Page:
Anyway, there are many who still believe the Fed shouldn't cut on Tuesday. I've seen many solid arguments for this case. Some revolving around inflation, which is an argument I find appealing, but ultimately incorrect. Others are focused on moral hazard, which is a case I understand and am to which I'm sympathetic, but still I find unconvincing.
But the case was strong for a Fed cut before the liquidity problem really got going. But don't listen to me, ask John Taylor, devisor of the well-known Taylor rule. As with many ingenious ideas, the Taylor rule is a very simple model. It postulates that monetary policy is basically a function of two things: GDP growth and inflation. That's not much of a stretch. Then you assume that the proper Fed funds level is a function of the difference between GDP growth and potential GDP as well as the difference between current inflation and target inflation. The classic Taylor rule calculation assigns a coefficient to these two gaps and adds them together. Subsequent economists have concocted any number of alterations. Discussion of a few can be found here. Anyway the classic formula is as follows:
R + B1(y - Y) + B2(p - P)
Where B1 and B2 are constants, y is actual GDP growth, Y is potential GDP, p is actual inflation, P is target inflation and R is the base rate. You might think of R as the intercept.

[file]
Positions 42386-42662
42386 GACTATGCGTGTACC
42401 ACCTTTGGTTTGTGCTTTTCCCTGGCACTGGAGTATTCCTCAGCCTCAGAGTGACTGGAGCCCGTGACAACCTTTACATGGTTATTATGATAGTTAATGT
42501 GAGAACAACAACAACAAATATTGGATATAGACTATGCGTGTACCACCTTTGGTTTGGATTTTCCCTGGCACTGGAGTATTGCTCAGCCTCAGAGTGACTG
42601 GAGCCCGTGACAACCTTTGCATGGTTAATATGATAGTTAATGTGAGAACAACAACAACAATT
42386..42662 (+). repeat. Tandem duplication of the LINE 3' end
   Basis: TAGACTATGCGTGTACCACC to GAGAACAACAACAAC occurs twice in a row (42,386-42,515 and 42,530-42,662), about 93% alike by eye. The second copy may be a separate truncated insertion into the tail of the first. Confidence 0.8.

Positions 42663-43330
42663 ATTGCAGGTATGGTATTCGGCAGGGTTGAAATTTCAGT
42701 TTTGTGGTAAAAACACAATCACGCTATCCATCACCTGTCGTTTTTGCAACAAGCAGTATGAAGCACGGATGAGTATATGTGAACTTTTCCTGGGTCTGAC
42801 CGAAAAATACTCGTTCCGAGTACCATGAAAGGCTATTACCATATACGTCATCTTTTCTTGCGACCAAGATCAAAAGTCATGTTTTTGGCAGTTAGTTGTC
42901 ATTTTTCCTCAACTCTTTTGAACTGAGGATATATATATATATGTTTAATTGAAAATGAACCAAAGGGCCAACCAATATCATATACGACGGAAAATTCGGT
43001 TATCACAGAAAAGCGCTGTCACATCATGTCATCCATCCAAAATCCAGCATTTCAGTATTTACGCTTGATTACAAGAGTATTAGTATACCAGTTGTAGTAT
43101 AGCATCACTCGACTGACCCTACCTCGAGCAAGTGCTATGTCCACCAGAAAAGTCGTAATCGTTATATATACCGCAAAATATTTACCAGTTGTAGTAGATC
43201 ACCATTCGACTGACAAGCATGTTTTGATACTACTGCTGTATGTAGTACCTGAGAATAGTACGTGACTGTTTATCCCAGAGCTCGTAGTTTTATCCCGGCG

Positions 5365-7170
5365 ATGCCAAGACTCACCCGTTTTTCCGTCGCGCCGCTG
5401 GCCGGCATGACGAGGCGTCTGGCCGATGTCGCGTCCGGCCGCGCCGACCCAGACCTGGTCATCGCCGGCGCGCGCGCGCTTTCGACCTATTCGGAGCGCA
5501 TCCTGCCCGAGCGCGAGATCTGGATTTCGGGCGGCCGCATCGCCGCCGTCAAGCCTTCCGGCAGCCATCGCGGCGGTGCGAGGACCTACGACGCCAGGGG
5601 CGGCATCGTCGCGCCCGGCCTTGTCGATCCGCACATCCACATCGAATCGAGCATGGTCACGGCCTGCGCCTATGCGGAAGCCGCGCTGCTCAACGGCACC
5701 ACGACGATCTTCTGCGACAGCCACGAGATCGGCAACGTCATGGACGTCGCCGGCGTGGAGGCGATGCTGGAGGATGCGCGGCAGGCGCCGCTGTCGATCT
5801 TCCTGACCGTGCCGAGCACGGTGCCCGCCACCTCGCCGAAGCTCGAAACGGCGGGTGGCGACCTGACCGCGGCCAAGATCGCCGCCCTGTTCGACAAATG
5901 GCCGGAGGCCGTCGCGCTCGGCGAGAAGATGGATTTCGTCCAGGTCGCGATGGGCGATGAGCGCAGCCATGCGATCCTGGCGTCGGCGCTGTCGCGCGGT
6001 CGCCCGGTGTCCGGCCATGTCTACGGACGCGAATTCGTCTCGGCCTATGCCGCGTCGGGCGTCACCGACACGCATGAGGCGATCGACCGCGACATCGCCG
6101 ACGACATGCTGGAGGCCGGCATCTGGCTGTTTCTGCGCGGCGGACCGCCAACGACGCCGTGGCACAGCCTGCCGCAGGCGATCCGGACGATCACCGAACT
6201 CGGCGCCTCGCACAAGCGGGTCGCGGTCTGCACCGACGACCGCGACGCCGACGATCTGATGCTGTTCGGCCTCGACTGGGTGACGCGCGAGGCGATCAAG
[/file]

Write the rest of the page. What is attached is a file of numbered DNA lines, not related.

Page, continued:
The Taylor rule has done a pretty good job explaining Fed activity in the past, although its ability to predict Fed activity into the future is mixed. Some use this fact to damn the model's usefulness, but I disagree. The fact is that in order to use the Taylor rule into the future, you have to predict the model's inputs. In other words, to predict what the Fed might do 4 quarters from now, you also need to predict GDP and inflation 4 quarters from now. Not too easy. Frankly the data is too damn variable, even the revisions to CPI and GDP can be quite large. But if you want an idea about how tight/easy monetary policy is right now, the Taylor rule is a great guide. If you have a good idea of how tight policy is now, you can make a reasonable forecast as to where the Fed is most likely headed.
Anyway, let's look at the GDP gap.
Note that the estimation of potential is my own. I think that any estimate of potential GDP would be considerably higher than that 1.9% year-over-year growth the economy turned in last quarter.
For inflation, I use the Cleveland Fed's Median CPI measure. My research shows that this is most accurate for use in the Taylor rule. And I assume the Fed's target is 2%. That's broadly consistent with recent Fedspeek.
Inflation remains above the target, but the trend is obviously lower.
By my estimation, the Fed should cut rates down to the 3.75% area based on current data. Will this happen? Historically, this model is pretty accurate in guessing whether the Fed would hike or cut, but not much accuracy on the degree. Again, I think this has a lot to do with the variability of the data. But it also has to do with how Fed activity today impacts the future. If I think current conditions warrant 3.75%, it may be that the Fed cuts to 4.50% and that alone causes inflation or growth to tick up. So instead of putting a lot of weight in the estimated level, I interpret the 3.75% signal as indicating a strong likely hood of more than one Fed cut.
So you can agree or disagree with my case, but anyone in the "Fed Cut = Sub-Prime Bail Out" camp should realize that there is a very reasonable and classic macro economic argument for several Fed cuts right now. I think the liquidity crunch merely closes the blast doors on a September cut.